The Life and Work of I.F. Stone

I.F. Stone speaks at Amherst College in 1970. i i

hide captionI.F. Stone speaks at Amherst College in 1970.

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I.F. Stone speaks at Amherst College in 1970.

I.F. Stone speaks at Amherst College in 1970.

Grey Villet/Time Life Pictures/Getty Images

I.F. Stone was an icon of investigative reporting, covering subjects from the New Deal to Hitler's Germany, the birth of Israel and the Vietnam War.

His newsletter reached tens of thousands of subscribers, but his influence went far beyond those numbers.

Biographer Myra MacPherson remembers a great journalist.

Excerpt: 'The Best of I.F. Stone'

A caricature of I.F. Stone pays fond tribute to the investigative journalist on his collected work

hide captionA caricature of I.F. Stone pays fond tribute to the investigative journalist on the cover of a collection of his work.

What Few Know About the Tonkin Bay Incidents

On August 4, 1964, President Lyndon Johnson spoke on national television, asking Congress for authorization to use force in Vietnam in response to a claimed "unprovoked attack" against a U.S. destroyer on "routine patrol: in the Tonkin Gulf on August 2, followed by a "deliberate attack" by North Vietnamese PT boats on a pair of U.S. ships two days later. Three days later, the Gulf of Tonkin Resolution was passed by Congress, unanimously by the House (416–0), and by the Senate 88–2, with Senators Wayne Morse of Oregon and Ernest Gruening of Alaska casting the only dissenting votes. That resolution was the slender reed on which the subsequent vast escalation of the war was built. Here I. F. Stone offers one of the first investigative reports into the omissions and deceptions in mainstream reporting of the Tonkin Gulf incidents.

August 24, 1964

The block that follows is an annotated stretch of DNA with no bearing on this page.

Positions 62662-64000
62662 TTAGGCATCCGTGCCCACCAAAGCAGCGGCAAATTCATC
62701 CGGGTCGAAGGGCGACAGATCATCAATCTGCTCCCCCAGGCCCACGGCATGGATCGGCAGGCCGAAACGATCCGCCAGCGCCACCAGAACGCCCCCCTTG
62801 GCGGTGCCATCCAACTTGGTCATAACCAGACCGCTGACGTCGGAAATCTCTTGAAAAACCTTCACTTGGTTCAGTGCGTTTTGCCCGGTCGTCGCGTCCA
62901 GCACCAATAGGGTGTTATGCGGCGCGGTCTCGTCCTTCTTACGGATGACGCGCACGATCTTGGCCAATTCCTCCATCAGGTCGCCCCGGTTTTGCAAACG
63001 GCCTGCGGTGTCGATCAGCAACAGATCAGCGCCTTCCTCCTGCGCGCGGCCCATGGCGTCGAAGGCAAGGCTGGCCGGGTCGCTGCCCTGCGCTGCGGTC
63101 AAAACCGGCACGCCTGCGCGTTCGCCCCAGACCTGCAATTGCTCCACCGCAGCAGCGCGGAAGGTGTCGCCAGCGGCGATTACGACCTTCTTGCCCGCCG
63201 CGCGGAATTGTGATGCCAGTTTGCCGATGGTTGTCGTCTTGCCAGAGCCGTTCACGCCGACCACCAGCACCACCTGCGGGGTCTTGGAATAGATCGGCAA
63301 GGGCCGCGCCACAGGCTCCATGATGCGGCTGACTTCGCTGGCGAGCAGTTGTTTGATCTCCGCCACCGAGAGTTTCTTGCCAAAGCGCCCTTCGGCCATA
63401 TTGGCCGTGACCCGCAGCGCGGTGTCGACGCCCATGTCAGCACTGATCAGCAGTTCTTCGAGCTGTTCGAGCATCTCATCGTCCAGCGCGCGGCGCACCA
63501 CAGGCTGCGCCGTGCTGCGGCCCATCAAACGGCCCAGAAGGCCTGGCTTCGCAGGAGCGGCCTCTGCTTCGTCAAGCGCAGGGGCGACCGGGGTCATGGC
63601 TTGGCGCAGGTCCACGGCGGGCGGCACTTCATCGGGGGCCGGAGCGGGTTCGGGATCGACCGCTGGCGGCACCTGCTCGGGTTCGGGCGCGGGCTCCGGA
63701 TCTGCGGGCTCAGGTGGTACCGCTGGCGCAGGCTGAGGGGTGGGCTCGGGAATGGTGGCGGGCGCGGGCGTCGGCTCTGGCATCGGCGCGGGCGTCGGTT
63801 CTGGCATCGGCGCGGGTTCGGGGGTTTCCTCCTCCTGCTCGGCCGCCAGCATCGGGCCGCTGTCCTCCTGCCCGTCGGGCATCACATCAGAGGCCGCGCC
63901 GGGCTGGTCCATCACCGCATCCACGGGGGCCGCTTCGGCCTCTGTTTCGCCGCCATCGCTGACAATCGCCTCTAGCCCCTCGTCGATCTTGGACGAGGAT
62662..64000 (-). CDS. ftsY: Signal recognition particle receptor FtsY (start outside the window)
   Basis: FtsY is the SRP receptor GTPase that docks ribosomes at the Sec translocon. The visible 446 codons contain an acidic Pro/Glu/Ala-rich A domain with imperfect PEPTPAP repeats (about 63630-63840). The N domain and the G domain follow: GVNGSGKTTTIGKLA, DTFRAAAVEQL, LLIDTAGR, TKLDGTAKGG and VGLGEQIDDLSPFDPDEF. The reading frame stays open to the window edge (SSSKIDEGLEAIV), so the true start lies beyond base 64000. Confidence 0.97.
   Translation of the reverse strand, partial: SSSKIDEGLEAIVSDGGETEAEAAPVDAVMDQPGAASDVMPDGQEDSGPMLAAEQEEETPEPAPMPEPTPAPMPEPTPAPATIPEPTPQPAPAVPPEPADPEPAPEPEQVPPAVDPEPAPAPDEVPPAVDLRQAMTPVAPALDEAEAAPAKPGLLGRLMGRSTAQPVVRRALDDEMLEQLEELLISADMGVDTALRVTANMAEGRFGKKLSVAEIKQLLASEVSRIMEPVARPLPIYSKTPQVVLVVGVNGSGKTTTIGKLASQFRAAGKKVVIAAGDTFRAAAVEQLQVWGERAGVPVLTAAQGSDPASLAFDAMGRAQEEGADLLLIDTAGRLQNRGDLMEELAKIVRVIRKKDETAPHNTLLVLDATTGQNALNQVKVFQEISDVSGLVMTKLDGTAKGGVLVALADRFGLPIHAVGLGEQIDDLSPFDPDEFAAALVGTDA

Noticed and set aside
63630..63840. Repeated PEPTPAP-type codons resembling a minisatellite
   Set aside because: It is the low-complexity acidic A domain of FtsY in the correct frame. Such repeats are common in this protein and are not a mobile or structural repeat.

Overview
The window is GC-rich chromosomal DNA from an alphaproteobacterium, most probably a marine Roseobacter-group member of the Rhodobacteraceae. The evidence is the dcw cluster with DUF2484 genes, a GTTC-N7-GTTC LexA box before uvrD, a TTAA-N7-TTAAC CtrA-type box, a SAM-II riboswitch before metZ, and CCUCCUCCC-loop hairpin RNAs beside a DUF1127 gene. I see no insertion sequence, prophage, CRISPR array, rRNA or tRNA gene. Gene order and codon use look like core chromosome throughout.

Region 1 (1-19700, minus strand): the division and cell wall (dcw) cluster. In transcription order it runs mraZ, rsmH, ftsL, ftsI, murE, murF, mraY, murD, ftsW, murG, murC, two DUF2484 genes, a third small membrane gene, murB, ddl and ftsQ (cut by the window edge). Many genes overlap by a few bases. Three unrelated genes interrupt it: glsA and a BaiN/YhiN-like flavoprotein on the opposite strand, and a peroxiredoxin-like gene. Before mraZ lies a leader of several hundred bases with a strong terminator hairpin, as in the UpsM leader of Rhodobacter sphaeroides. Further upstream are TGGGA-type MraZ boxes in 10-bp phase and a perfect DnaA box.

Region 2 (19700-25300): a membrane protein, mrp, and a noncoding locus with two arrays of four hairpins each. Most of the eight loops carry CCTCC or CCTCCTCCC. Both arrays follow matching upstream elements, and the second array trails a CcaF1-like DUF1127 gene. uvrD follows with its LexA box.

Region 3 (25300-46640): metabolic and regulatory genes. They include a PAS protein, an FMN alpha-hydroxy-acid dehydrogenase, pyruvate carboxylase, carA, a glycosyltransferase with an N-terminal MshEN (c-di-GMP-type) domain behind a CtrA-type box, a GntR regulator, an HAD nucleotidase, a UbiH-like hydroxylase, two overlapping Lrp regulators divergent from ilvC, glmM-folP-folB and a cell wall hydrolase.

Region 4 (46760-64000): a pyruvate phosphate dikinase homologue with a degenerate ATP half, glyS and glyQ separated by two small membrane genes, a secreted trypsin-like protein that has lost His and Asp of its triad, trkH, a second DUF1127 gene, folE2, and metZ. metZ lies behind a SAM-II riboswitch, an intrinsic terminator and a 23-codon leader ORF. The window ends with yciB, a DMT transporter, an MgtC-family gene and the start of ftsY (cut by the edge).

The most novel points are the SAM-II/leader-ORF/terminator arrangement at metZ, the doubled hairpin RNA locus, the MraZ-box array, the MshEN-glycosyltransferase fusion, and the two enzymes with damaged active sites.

The American government and the American press have kept the full truth about the Tonkin Bay incidents from the American public. Let us begin with the retaliatory bombing raids on North Vietnam. When I went to New York to cover the UN Security Council debate on the affair, UN correspondents at lunch recalled cynically that four months earlier Adlai Stevenson told the Security Council the U.S. had "repeatedly expressed" its emphatic disapproval "of retaliatory raids, wherever they occur and by whomever they are committed." But none mentioned this in their dispatches. On that occasion, last April, the complaint was brought by Yemen against Britain. The British, in retaliation for attacks from Yemen into the British protectorate of Aden, decided to strike at the "privileged sanctuary" from which the raids were coming. The debate then might have been a preview of the Vietnamese affair. The British argued that their reprisal raid was justified because the fort they attacked at Harib was "a center for subversive and aggressive activities across the border." The Yemeni Republicans in turn accused the British of supporting raids into Yemen by the Yemeni Royalists. "Obviously," Stevenson said, "it is most difficult to determine precisely what has been happening on the remote frontiers of Southern Arabia." But he thought all UN members could "join in expressing our disapproval of the use of force by either side as a means of solving disputes, a principle that is enshrined in the Charter," especially when such "attacks across borders" could "quickly escalate into full-scale wars." The outcome was a resolution condemning "reprisals as incompatible with the purposes and principles of the United Nations." That resolution and Stevenson’s words are as applicable to Southeast Asia as to Southern Arabia. Though the Czech delegate cited them in his speech to the Council on August 7 about the Vietnamese affair, no word of this appeared in the papers next day.